Under the Energy Policy Act, enacted in late 2005, many energy-incentivizing tax benefits were created. These included, among other things:
• A $2,000 tax credit for homebuilders who built and sold energy efficient residential units.
• Wind, geothermal, closed-loop biomass
• Energy efficient appliances
• Personal credits for energy efficient homes
• Many more (read about them all at the Database of State Incentives for Renewables and Efficiency)
Many of those incentives are indeed “tax credits” for renewable energy and sustainable energy efficiency. This means that every dollar of tax credit that you are entitled to take due to meeting the threshold criteria of the statutes at issue, reduces your tax liability by the same amount. If you calculate your taxes for the year and you owe $100,000 in taxes at the end of your calculations, a “tax credit” of $50,000 would reduce that tax bill to only $50,000.
On the other hand, a “tax deduction,” which is what is being offered under the Energy-Efficient Commercial Buildings Tax Deduction (also known as Section 179D), is only worth a fraction of the dollar amount of the deduction. To calculate what a tax deduction is worth, you need to multiply the amount of your deduction, times your marginal rate of income taxation.
Putting aside your state rate of taxation, let’s assume that you have a taxable income of after all other adjustments of $500,000 and your tax rate is 35%. You would be required to pay $175,000 in taxes. If you were entitled to a tax deduction of $100,000, you would not reduce your tax liability by $100,000. Instead, you would reduce your taxable income by $100,000. As a result, you would now have a taxable income equal to $500,000 minus $100,000 = $400,000. Now, your tax liability would be that new number multiplied times 35% or $140,000. The net benefit to you would be $35,000. Another way to arrive at the same number obviously would be to simply multiply your deduction of $100,000 times your marginal rate of 35%.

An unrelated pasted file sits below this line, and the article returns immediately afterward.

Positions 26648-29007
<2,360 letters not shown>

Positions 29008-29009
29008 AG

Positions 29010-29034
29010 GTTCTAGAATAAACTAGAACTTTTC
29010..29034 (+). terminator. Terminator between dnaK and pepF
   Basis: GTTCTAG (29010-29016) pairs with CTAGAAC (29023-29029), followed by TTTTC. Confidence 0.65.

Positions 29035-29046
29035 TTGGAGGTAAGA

In the context of the Energy Policy Act tax deductions for energy efficient commercial buildings, this is an important distinction to make when evaluating whether to pursue a study to secure the available tax deduction. There is a cost involved in obtaining the certification needed to claim the 179D tax deduction. In order to evaluate whether that cost is warranted (is there enough return on your investment), be sure to deduct the cost of the engineering fees needed to accomplish the result, from the amount of the benefit of the study, not the amount of the tax deduction.
Engineered Tax Services have helped commercial property owners and architects generate millions of dollars worth of tax deductions under the Energy Policy Act. If you need help in determining the cost effectiveness of a study for your projects, require further information on the Energy Policy Act and the 179D deductions, or regulations regarding the guidance on Commercial Building Deductions, please contact the author.
This article was written by John Cummings, Executive Strategic Officer at ETS, as well as General Counsel for ETS. John is also a partner at the New Jersey, New York and Florida-based law firm, Nicoll, Davis and Spinella.